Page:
Investor portfolios could be too 'over-indexed'

Investor portfolios could be too 'over-indexed'

Investor portfolios could be too

Market-cap-based indexes have become a hit with investors in recent years, particularly due to their low cost and simplicity. And given their favourable exposure to a long-extended bull market, it should be no surprise that holding such ETFs has become a hard-to-kick habit for many.

But a survey of investors and financial advisors earlier this year suggests that there’s an upcoming and underestimated danger. “The research focused on low-cost ETFs that are designed to closely track a broad equity market index, such as the S&P 500,” wrote Invesco in a new commentary. “[It] revealed a disconnect between market expectations and portfolio allocations in market-cap-weighted strategies.”

In a previous study, the company had found an expectation of two to three more market adjustments in 2018, along with an anticipated 20% market decline by year’s end. Investors and advisors polled had also reported that they foresee a recession by 2021.

“Yet, despite this tempered outlook, advisors continue to recommend that up to 44% of a client’s portfolio should be allocated to bulk beta (market-cap) ETFs,” the company said, noting that such strategies are directly exposed to potential volatility and market downturns.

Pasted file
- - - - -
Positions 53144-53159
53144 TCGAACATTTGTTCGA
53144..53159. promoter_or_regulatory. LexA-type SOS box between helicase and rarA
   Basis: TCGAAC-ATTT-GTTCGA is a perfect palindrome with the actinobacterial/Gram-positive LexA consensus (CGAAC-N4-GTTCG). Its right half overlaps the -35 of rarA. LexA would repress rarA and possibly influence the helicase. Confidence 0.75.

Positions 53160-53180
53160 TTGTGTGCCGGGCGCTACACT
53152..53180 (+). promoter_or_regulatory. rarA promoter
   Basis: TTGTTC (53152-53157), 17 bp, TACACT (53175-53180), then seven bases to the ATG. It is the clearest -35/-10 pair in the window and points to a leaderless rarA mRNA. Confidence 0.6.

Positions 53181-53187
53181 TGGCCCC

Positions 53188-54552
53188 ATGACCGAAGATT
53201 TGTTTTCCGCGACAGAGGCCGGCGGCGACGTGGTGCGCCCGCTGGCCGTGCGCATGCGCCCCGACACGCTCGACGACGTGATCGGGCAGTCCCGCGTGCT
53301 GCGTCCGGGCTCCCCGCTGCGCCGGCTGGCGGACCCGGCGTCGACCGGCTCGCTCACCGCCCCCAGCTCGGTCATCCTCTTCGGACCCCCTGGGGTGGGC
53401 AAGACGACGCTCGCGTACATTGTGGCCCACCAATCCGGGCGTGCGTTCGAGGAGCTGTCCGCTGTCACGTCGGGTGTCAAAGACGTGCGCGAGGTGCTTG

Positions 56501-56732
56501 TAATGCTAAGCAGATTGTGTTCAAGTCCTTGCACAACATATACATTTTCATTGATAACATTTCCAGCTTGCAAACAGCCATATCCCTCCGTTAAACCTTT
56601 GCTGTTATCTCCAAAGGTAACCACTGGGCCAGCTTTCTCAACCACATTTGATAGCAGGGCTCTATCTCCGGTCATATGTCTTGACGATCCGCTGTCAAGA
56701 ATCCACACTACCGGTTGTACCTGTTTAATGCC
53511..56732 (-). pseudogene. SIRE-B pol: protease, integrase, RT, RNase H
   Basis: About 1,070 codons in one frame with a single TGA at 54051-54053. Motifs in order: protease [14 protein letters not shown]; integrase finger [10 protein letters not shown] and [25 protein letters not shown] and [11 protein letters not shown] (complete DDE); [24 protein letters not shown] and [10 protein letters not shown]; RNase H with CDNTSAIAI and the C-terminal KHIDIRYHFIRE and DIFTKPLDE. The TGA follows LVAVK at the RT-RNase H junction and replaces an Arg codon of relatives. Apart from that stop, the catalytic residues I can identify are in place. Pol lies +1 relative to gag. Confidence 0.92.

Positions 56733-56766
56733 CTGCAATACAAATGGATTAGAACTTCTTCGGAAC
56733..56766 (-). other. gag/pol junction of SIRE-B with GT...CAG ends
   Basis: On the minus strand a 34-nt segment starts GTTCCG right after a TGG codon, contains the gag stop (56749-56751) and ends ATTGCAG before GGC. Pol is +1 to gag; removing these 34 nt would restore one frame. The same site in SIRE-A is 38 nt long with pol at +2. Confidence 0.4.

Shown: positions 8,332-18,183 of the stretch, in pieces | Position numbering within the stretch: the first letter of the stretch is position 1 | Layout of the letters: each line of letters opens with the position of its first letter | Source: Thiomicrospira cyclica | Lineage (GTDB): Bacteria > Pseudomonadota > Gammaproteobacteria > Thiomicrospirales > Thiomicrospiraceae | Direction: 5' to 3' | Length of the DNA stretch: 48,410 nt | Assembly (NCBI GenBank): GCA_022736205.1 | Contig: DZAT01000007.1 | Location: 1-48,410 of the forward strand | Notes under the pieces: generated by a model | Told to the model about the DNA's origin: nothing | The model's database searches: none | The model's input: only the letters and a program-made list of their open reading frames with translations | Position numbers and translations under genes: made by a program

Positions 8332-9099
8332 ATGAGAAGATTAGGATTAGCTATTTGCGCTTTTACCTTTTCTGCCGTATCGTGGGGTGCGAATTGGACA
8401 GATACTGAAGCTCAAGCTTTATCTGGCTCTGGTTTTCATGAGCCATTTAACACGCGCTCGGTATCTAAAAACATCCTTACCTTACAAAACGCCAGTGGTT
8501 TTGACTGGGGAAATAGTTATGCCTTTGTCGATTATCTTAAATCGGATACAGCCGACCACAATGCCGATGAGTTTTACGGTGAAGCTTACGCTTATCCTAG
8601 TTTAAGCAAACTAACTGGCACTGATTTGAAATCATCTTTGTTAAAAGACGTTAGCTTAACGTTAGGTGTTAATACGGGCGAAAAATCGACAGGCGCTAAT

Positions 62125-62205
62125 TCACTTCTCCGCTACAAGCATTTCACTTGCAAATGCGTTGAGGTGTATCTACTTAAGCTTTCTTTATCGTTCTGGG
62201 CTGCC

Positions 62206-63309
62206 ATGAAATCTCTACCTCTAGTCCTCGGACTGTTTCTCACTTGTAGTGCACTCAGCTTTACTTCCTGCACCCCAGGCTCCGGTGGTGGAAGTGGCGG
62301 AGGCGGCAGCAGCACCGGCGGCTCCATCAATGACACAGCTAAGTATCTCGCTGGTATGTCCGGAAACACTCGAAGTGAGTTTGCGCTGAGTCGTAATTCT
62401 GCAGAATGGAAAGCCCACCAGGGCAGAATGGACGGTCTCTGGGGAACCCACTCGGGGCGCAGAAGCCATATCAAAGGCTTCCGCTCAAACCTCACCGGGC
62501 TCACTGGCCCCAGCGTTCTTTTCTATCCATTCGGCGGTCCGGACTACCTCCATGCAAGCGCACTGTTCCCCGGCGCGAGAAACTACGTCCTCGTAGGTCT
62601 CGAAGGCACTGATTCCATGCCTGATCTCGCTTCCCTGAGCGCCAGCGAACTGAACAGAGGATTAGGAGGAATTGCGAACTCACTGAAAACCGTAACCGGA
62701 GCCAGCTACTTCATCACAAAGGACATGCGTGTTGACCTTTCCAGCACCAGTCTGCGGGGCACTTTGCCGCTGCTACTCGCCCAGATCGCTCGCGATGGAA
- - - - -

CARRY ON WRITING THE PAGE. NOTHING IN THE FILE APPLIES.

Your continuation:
The study also found a disjoint between clients’ understanding of market-cap strategies and advisors’ estimation of that understanding. The advisors Invesco polled said 57% of their clients generally understand the product, but 74% of advised investors reported that they are not familiar with market-cap ETFs, even when given detailed explanations.

“More than 60% of investors were unsure how much of their portfolio is dedicated to bulk beta ETFs — and among those who knew, 24% seems to be the average percentage of an investor’s portfolio allocated to bulk beta ETFs,” Invesco added.

In addition, 70% of investors who said they were familiar with market-cap ETFs said they were lower-risk than mutual funds. “In contrast, most advisors (72%) view bulk beta ETFs to be just as risky as other funds,” the company said, noting that more than one-quarter of advisors present market-cap strategies as low-risk ways to match the market’s performance.

The company’s survey also revealed that advisors who foresee a major market disruption in 2018 are more likely to present market-cap ETFs as low-risk during client conversations, while those who foresee no disruption are more likely to pitch them as low-cost.

“More advisors who present bulk beta ETFs as low risk agree that they struggle with risk aversion, client expectations and convincing their clients to stay in the market during periods of high growth as compared to those who emphasize the low cost,” Invesco said. “To avoid misconceptions, advisors may be better served by highlighting the low cost of bulk beta ETFs rather than presenting them as low risk.”


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